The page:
Get Known Before the Book Deal, Use Your Strengths to Grow an Author Platform (Writer's Digest Books, October 2008)
http://getknownbeforethebookdeal.com/
http://getknownbeforethebookdeal.typepad.com/

Writer Mama, How to Raise a Writing Career Alongside Your Kids (Writer's Digest Books, March 2007)
http://thewritermama.com/
http://thewritermama.wordpress.com/

Writers on the Rise E-zine
http://writersontherise.wordpress.com/

The Northwest Author Series
http://northwestauthorseries.wordpress.com/
Sponsored by the Wilsonville Public Library, The Friends of the Wilsonville Public Library & the Wilsonville Arts and Culture Council
Created and hosted by Christina Katz

Christina on Twitter: http://twitter.com/thewritermama

Christina on Facebook: http://www.facebook.com/people/Christina-Katz/716153807

Reader Comments (8)

Great interview. I really enjoyed Christina's thoughts on how success has allowed her to lose the hesitancy and be more productive. I think this is very true and something to look forward to for those of us still struggling to prove ourselves. Publication does so much more than just get a novel out there--it boosts our confidence and changes our ability to let go of some of our self-doubt.

Thank you!

January 19, 2010 | Unregistered Commenterangela

Wow. Thanks for the perspective.

January 19, 2010 | Unregistered CommenterReesha

Thanks for a great interview with one of my favorite how-to authors!

January 19, 2010 | Unregistered CommenterCheryl Reifsnyder

This was a bit of a revelation: "If a right-brain person is waiting to be more like a left-brain person before they can master time, they are going to be waiting for a long time."

I try so hard to shove myself into that left-brain mode because that is what our society rewards. Frustration often ensues. Thank you for acknowledging the difference and that we need to give ourselves permission to find out what works for our right-brained selves. Really appreciated the insight!

January 19, 2010 | Unregistered CommenterLisa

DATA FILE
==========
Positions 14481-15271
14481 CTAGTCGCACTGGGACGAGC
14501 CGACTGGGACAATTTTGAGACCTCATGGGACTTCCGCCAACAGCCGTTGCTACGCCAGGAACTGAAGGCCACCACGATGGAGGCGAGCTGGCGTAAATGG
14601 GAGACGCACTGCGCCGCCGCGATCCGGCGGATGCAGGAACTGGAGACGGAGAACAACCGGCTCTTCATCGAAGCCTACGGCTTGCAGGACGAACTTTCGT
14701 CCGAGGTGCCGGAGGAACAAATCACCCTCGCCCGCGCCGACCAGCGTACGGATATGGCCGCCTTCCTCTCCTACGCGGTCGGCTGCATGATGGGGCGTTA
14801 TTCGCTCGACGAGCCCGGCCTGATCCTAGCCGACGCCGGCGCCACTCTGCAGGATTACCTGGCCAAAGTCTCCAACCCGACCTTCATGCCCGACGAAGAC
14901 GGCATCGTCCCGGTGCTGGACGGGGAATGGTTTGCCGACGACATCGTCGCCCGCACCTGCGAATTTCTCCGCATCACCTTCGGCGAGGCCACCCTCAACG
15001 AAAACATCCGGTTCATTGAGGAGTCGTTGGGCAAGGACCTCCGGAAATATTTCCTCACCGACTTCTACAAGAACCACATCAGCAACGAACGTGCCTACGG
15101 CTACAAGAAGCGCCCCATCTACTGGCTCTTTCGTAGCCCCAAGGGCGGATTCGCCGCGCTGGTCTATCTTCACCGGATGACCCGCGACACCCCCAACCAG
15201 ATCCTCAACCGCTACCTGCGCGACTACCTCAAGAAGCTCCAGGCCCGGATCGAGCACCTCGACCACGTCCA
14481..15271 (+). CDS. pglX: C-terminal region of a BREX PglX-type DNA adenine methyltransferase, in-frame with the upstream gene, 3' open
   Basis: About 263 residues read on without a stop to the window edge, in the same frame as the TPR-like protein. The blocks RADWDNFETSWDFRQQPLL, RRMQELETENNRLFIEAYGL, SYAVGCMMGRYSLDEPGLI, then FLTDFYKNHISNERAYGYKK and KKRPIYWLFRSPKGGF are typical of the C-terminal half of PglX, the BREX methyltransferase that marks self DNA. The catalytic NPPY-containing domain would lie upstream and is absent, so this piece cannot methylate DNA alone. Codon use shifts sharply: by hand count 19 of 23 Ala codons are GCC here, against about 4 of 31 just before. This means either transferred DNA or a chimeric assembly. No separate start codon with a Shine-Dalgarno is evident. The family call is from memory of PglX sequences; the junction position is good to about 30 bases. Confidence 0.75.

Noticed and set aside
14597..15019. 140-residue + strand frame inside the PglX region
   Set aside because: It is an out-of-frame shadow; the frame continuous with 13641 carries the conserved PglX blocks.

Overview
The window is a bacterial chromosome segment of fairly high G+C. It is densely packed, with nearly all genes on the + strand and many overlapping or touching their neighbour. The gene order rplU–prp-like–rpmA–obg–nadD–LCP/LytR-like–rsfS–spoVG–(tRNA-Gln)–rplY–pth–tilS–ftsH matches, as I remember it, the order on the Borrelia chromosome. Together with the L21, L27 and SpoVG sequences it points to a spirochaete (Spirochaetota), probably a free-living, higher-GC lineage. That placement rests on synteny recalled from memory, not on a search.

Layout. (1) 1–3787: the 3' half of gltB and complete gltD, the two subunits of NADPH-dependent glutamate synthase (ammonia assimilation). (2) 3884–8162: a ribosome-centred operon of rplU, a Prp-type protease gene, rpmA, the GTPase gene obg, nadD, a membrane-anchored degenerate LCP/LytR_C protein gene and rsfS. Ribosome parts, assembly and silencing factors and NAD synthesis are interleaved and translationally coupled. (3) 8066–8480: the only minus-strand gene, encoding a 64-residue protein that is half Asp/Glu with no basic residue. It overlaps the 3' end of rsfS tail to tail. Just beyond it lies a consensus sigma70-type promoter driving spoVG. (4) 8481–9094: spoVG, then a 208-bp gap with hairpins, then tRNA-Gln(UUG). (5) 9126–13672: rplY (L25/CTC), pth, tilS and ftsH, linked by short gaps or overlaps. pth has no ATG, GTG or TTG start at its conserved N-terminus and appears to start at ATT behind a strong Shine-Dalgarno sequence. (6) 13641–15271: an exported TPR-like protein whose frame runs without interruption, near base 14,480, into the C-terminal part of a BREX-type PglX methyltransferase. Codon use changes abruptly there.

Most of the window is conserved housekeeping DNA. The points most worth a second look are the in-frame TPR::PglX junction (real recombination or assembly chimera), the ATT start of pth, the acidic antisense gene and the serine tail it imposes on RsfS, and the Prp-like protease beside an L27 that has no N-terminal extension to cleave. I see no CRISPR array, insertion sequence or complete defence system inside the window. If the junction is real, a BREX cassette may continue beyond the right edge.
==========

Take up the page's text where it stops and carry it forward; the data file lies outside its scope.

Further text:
What a great interview thanks. It's good to hear from someone who can juggle more than one priority and get your writing done. I am struggling to find the time, juggling work, 2 very young kids and writing. Really I just need to find the time and prioritise better. Thanks for the perspective.

January 19, 2010 | Unregistered CommenterSusan Mann

I like that Christina says she now uses the philosophy of "just do it." as it needs to be done, and her previous attempts to set work schedules have backfired to where she is more productive with out a set schedule, within reason.

She also freely admits she used to hesitate before beginning a writing project, further proof the more we do something the better we get at it and the less apprehension before beginning it.

January 19, 2010 | Unregistered CommenterPurple Song

This is the best message I've ever heard on time management. We're just differently-time. And, thank you for writing about how the self-doubts slowed you down at first as a writer. I totally understand that. I'm slowly moving out of that negative self-talk. Found you from myster writing is murder. Thank you.

January 23, 2010 | Unregistered CommenterMary Aalgaard

Good interview! Like others, I love the concept of left-brain vs. right-brain time management. Excellent insight!

January 25, 2010 | Unregistered CommenterVanessa Leavitt